My Take On The “Soda-Cocaine” Saga

Fri, 23 Dec 2011 Source: Coffie, Emmanuel Dela

Last week,

Ghanaians woke up to the shocking news that a substance alleged to be

cocaine which was seized from an accused

person, and tendered in court as evidence, has changed into washing soda.

The substance confirmed by the police

to be cocaine after testing and weighing 1,020 grammes, later turned out to be

sodium carbonate (commonly known as washing soda) after the court had ordered

another test to be conducted by the Ghana Standards Board (GSB).

Justice Eric

Kyei Baffuor whose court took custody of the banned substance, has expreesed

surprise at the turn of event, and indicated that as far as he was aware, the

cabinet in his chambers where exhibits are kept, was neither broken into nor

tampered with.

He further indicated that he had no direct dealing with exhibits, and that the

only time he dealt with them, especially those relating to documents, was when

he needed to rely on them for his rulings.


police on the other hand, have also said that they have no hand in the

transformation of the substance, since the court received the cocaine in its

original state after the Food and Drugs Board tested it. The Ghana Police Service

has said that it cannot fathom why more than thousand grammes of cocaine

presented to the court as evidence against a woman being tried for alleged drug

peddling, turned into baking soda.


Executive Secretary of the Narcotics Control Board,Mr. Yaw Akrasi-Sarpong, has

asked very pertinent questions regarding the matter, and I think that they are

worth pondering over if we really want to get to the bottom of the issue.

“Where is the

rest of that cocaine, or where is the rest of the baking powder? This question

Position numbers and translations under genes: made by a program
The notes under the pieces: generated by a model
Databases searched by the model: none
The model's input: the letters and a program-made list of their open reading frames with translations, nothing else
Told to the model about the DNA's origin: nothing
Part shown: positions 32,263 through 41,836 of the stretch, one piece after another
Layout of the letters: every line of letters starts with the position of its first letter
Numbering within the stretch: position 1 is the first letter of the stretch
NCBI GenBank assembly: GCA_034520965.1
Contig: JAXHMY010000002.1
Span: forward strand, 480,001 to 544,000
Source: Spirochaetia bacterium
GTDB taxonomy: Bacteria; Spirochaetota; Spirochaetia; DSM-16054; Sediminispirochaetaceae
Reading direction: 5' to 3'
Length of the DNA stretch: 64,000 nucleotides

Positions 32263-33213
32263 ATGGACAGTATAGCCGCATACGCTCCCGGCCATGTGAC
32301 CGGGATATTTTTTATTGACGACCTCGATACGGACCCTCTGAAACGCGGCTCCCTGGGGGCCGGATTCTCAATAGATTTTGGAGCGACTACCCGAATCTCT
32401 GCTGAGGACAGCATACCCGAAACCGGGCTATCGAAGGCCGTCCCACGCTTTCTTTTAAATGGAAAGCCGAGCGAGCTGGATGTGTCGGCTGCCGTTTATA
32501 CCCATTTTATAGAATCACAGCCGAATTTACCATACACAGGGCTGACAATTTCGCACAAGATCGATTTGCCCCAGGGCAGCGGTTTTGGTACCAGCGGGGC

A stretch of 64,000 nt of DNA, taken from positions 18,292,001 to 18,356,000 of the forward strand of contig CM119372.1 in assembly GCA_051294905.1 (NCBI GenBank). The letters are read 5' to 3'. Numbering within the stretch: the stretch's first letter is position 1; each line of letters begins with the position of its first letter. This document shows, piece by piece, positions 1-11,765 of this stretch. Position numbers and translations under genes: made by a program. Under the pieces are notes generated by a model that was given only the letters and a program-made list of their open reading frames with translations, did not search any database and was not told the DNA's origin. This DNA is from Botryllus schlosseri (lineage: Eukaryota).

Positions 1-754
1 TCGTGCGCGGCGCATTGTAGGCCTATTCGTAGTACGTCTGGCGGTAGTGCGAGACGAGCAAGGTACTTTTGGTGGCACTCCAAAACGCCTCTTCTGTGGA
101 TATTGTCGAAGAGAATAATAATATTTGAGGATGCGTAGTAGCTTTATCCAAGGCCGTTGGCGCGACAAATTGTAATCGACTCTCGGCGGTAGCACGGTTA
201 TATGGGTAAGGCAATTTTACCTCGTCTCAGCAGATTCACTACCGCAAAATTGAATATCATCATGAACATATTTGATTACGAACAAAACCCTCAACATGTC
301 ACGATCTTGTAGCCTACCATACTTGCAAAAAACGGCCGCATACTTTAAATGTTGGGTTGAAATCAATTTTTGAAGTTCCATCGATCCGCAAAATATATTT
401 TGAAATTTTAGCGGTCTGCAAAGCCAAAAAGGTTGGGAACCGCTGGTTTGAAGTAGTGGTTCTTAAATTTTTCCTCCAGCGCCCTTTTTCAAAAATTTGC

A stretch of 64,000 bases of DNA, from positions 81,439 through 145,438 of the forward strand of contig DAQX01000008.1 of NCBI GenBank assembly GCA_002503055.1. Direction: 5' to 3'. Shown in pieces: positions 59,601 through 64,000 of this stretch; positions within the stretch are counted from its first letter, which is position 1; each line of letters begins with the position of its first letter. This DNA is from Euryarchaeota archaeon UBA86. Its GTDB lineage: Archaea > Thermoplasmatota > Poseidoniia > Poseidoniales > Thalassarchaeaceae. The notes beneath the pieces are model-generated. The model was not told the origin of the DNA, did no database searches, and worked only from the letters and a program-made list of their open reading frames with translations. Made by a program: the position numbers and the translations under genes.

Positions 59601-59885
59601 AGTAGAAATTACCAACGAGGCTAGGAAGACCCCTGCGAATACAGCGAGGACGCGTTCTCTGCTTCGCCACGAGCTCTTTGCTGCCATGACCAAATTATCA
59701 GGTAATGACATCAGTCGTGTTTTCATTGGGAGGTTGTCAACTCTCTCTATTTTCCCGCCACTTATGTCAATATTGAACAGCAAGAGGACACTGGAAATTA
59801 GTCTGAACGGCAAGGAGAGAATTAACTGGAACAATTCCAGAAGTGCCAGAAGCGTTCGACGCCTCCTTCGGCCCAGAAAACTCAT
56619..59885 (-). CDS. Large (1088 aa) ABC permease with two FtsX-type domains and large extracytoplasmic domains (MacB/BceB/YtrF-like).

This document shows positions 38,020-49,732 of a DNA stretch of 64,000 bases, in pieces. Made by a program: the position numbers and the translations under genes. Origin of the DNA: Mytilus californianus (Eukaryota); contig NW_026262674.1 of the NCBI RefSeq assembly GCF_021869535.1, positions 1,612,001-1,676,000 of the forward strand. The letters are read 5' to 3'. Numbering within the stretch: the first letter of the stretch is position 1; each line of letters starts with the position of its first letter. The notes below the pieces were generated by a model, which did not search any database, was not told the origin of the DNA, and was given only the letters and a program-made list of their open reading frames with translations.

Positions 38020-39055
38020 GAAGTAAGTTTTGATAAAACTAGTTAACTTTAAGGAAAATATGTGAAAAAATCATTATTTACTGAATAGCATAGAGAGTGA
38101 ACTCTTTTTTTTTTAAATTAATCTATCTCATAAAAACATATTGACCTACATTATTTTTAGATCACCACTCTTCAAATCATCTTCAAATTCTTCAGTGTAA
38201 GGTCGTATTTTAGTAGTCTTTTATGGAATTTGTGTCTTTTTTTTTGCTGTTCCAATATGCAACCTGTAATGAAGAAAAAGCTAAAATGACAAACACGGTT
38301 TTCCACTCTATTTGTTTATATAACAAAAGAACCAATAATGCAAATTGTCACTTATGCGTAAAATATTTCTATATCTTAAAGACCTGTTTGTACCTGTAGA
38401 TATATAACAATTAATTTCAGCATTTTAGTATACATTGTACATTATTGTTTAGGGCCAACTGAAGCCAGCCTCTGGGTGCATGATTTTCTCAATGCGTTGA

is pertinent because it is not the court that destroys exhibits. Infact, when

we are destroying, we invite them. We want to know where the rest of that

substance is. Has it been resealed? Why is it that the court used a certain

measure to judge? They are supposed to be repositories of justice and yet they

could not follow the correct procedure,” Yaw Akrasi-Sarpong said.

The critical

questions we need answers to are embedded in Akrasi-Sarpong’s argument, and the

BNI must pose these serious questions to those who matter in this saga.

The other

angle we must look at critically is, what the law says regarding destruction of

such substances after they have been tendered as evidence.

Act 30, section 9A on the destruction of narcotic drug

before a court in a trial states:"Where the offence involves a narcotic

drug the court shall,

(a) on an application by or on behalf of the

Attorney-General, order the destruction of quantity, leaving a reasonable

quantity of the seized narcotic drug which is the subject matter of the

offence; and(b) make an order that the remaining quantity be taken as conclusive

evidence of the seized narcotic drug for the purposes of the trial of the

offence and any appeal after conviction.

The question

is, why should the evidence be destroyed when the case has not been concluded?

I shall be


Emmanuel Dela Coffie


Columnist: Coffie, Emmanuel Dela